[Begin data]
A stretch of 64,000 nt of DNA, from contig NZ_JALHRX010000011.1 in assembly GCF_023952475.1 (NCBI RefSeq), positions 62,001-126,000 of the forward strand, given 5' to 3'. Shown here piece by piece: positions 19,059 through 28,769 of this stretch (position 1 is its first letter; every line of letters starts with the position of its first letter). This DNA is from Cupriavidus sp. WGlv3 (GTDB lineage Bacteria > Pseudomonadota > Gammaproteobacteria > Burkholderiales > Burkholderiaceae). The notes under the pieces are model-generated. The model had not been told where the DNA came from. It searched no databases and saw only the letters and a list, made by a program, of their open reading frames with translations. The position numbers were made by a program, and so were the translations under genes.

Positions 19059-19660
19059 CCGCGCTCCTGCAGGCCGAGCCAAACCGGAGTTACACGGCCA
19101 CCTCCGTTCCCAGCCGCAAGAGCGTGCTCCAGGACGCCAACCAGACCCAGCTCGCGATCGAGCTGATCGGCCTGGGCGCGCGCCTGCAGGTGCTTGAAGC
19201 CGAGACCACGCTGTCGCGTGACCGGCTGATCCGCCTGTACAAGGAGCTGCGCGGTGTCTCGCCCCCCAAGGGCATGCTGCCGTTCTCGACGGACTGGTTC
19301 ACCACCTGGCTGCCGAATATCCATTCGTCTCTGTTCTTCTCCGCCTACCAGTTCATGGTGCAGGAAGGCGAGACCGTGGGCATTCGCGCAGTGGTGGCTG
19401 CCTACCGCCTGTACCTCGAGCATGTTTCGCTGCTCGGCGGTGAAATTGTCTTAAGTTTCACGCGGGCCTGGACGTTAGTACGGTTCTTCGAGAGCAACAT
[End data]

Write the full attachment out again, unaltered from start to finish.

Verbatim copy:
A stretch of 64,000 nt of DNA, from contig NZ_JALHRX010000011.1 in assembly GCF_023952475.1 (NCBI RefSeq), positions 62,001-126,000 of the forward strand, given 5' to 3'. Shown here piece by piece: positions 19,059 through 28,769 of this stretch (position 1 is its first letter; every line of letters starts with the position of its first letter). This DNA is from Cupriavidus sp. WGlv3 (GTDB lineage Bacteria > Pseudomonadota > Gammaproteobacteria > Burkholderiales > Burkholderiaceae). The notes under the pieces are model-generated. The model had not been told where the DNA came from. It searched no databases and saw only the letters and a list, made by a program, of their open reading frames with translations. The position numbers were made by a program, and so were the translations under genes.

Positions 19059-19660
19059 CCGCGCTCCTGCAGGCCGAGCCAAACCGGAGTTACACGGCCA
19101 CCTCCGTTCCCAGCCGCAAGAGCGTGCTCCAGGACGCCAACCAGACCCAGCTCGCGATCGAGCTGATCGGCCTGGGCGCGCGCCTGCAGGTGCTTGAAGC
19201 CGAGACCACGCTGTCGCGTGACCGGCTGATCCGCCTGTACAAGGAGCTGCGCGGTGTCTCGCCCCCCAAGGGCATGCTGCCGTTCTCGACGGACTGGTTC
19301 ACCACCTGGCTGCCGAATATCCATTCGTCTCTGTTCTTCTCCGCCTACCAGTTCATGGTGCAGGAAGGCGAGACCGTGGGCATTCGCGCAGTGGTGGCTG
19401 CCTACCGCCTGTACCTCGAGCATGTTTCGCTGCTCGGCGGTGAAATTGTCTTAAGTTTCACGCGGGCCTGGACGTTAGTACGGTTCTTCGAGAGCAACAT